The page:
“After a few long years of only having contact with our volunteer coordinators over phone, email or video chat, we are thrilled to be ready to travel again to conduct meetings and site visits — starting with a trip to Mexico,” explains Children Incorporated’s Director of Development, Shelley Callahan.

A Reach Bigger Than Imagined

“One the really crucial parts of site visits involve gathering information and stories about communities, families, and the children we are supporting so we can highlight the impact our supporters are having on all three.”

“It’s never just individuals that are being helped through our sponsorship program and our special funds and special projects — it’s a much bigger and broader range than many people can imagine, and visiting our sites lets us show that off,” Callahan stated.

“I have been looking forward to returning to Mexico since first visiting in 2016. With this upcoming visit, we will not only be reporting from the ground about our current work, but we will be looking at ways in which we can expand our programs in Mexico to reach even more children and their families.”

In a few short weeks, we will be sharing with you Stories of Hope from our Mexico trip from May 2021 — in the meantime, please follow our social media for live updates from Mexico starting this week!

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How do I sponsor a child in Mexico?

You can sponsor a child in Mexico in one of three ways: call our office at 1-800-538-5381 and speak with one of our staff members; email us at sponsorship@children-inc.org; or go online to our sponsorship portal, create an account, and search for a child in Mexico that is available for sponsorship.

SPONSOR A CHILD

We are very happy to announce that we are launching a new blog series, Stories of Hope, starting in May 2022!

Over the past 5 years, we have brought our loyal supporters updates from our affiliated sites around the world through our On the Road blog series, highlighting how your sponsorship and donations have made big changes in the lives of children in need.

With the launch of our new Stories of Hope blog series, we are excited to showcase even more of our work around the world helping some of the most impoverished children.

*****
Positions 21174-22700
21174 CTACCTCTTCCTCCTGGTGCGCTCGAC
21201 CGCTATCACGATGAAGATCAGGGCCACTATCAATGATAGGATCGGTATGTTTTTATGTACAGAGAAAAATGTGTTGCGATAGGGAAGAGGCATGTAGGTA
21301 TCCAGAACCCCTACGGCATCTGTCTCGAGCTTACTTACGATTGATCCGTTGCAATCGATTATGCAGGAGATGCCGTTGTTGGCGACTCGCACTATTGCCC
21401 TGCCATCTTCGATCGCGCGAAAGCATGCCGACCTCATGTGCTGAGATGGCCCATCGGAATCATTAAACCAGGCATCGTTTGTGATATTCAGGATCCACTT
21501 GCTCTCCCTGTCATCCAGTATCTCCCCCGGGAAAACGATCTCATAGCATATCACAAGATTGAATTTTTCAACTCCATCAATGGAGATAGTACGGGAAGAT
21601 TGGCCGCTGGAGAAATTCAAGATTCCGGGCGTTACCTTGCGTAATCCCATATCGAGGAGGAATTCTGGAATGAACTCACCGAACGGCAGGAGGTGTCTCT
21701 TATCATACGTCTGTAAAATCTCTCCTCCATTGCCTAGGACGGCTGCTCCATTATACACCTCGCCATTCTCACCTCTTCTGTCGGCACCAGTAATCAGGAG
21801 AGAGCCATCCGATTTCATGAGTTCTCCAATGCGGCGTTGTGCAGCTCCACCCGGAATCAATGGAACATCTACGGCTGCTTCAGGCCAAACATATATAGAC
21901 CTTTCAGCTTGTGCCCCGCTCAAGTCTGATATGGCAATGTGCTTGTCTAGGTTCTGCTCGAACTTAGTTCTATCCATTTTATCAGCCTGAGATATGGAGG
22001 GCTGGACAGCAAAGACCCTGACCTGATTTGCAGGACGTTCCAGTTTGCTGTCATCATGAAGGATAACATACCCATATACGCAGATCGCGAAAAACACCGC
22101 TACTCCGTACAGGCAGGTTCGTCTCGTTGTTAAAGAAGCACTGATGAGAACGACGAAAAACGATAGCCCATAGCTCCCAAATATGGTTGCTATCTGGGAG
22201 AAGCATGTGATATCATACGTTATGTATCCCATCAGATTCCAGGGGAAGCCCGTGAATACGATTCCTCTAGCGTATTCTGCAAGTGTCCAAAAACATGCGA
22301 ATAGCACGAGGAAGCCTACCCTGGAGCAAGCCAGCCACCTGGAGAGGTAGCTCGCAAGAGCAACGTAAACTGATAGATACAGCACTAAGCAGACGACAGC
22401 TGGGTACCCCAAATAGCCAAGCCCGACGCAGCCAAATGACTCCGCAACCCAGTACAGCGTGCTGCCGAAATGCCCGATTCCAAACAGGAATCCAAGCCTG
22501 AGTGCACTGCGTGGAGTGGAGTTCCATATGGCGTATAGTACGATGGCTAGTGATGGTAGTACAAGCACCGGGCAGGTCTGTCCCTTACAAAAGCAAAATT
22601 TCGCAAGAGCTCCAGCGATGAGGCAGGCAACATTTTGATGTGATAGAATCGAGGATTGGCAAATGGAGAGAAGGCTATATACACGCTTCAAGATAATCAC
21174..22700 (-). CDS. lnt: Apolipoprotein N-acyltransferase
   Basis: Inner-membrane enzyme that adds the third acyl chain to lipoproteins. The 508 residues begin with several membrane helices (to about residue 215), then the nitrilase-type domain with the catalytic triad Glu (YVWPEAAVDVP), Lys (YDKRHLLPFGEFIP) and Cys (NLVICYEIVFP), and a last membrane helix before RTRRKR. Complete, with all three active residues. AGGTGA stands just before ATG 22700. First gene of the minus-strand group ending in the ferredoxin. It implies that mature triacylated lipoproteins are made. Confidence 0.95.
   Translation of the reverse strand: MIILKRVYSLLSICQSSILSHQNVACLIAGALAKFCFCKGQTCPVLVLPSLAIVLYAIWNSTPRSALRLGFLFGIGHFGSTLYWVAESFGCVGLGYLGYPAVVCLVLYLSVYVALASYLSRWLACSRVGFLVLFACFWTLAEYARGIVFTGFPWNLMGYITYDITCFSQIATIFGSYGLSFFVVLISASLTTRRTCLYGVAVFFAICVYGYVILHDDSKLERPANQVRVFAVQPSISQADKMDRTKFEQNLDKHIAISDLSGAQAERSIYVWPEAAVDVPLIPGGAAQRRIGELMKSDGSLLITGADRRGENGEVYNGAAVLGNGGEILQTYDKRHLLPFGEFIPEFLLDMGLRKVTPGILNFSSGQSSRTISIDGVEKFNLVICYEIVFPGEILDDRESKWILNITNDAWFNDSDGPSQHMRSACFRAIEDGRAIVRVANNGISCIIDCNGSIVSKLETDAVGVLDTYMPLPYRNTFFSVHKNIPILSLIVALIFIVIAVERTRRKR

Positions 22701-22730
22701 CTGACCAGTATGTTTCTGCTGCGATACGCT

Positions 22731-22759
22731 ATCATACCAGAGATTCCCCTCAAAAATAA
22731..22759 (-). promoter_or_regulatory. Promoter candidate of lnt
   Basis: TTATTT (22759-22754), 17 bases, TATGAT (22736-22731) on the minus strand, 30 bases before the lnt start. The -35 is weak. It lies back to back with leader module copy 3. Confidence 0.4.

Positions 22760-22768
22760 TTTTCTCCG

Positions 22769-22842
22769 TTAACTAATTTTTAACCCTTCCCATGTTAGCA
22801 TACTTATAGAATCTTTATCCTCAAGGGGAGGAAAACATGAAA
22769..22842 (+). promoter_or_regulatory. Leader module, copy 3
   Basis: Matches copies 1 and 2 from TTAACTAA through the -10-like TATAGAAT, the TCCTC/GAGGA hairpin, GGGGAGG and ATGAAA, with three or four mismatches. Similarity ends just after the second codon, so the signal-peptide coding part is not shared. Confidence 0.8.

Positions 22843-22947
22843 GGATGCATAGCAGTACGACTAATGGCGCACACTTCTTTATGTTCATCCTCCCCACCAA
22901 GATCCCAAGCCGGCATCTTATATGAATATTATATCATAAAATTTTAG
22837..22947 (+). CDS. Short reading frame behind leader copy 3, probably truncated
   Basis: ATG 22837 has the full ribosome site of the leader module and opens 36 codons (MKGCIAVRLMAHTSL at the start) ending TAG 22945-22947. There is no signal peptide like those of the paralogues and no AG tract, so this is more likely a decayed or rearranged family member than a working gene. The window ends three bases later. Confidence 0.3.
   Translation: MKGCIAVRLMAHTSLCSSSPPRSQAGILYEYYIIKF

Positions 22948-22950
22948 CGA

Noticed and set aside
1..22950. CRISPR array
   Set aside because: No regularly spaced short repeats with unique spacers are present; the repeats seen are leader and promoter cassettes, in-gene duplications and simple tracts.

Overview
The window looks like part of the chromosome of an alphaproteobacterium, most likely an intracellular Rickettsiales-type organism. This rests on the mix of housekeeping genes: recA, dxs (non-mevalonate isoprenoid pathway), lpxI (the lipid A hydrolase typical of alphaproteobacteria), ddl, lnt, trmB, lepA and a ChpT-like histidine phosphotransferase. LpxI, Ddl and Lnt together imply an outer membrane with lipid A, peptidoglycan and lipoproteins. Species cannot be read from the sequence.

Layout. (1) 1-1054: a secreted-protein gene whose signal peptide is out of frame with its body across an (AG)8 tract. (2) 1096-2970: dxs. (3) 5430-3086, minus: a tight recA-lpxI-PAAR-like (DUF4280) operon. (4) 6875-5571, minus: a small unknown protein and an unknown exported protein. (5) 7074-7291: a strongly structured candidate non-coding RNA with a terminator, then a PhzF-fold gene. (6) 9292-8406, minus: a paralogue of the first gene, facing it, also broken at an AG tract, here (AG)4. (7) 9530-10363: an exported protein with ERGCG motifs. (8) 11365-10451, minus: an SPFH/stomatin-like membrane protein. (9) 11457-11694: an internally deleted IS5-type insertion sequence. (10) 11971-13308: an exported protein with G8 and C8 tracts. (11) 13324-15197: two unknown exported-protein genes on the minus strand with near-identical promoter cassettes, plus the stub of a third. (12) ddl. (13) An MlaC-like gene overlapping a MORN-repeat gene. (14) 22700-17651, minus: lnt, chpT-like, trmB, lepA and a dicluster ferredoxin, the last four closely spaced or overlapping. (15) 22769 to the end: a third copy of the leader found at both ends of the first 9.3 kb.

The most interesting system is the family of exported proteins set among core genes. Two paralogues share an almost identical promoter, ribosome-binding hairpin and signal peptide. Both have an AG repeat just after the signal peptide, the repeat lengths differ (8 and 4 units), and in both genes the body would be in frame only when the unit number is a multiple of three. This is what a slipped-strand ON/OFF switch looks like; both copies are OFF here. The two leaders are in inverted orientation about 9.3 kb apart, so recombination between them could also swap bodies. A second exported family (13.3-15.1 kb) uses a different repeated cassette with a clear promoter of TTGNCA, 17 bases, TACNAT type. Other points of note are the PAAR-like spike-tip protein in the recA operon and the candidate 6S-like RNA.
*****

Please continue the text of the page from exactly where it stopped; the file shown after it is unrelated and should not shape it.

As we always have, we will continue to bring you those stories, but also expand on our On the Road series to include stories of how our special projects and special funds are helping families and entire communities and hear from our sponsors and donors about their experiences changing the lives of children in need.

A Time to Grow

“I absolutely love our On the Road series, but as we have grown as an organization over the last few years, we feel that it is time to grow our blog series as well,” explains Children Incorporated’s Director of Development, Shelley Callahan.

With the launch of our new Stories of Hope blog series, we are excited to showcase even more of our work around the world helping some of the most impoverished children — and how all this happens thanks to our amazing sponsors and donors!”

We are grateful to all of you that followed our On the Road series and welcome all the Children Incorporated family to follow our Stories of Hope blog series as well, that will include weekly email updates and blog stories from our nearly 250 sites around the world.

Subscribe to our new blog series today!

SUBSCRIBE

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Over the years, our supporters have heard numerous accounts of families we work with needing emergency support when natural disasters strike. From flooding to earthquakes to hurricanes to volcanic eruptions, those living in impoverished areas of the world are more affected in negative ways than those not living in poverty.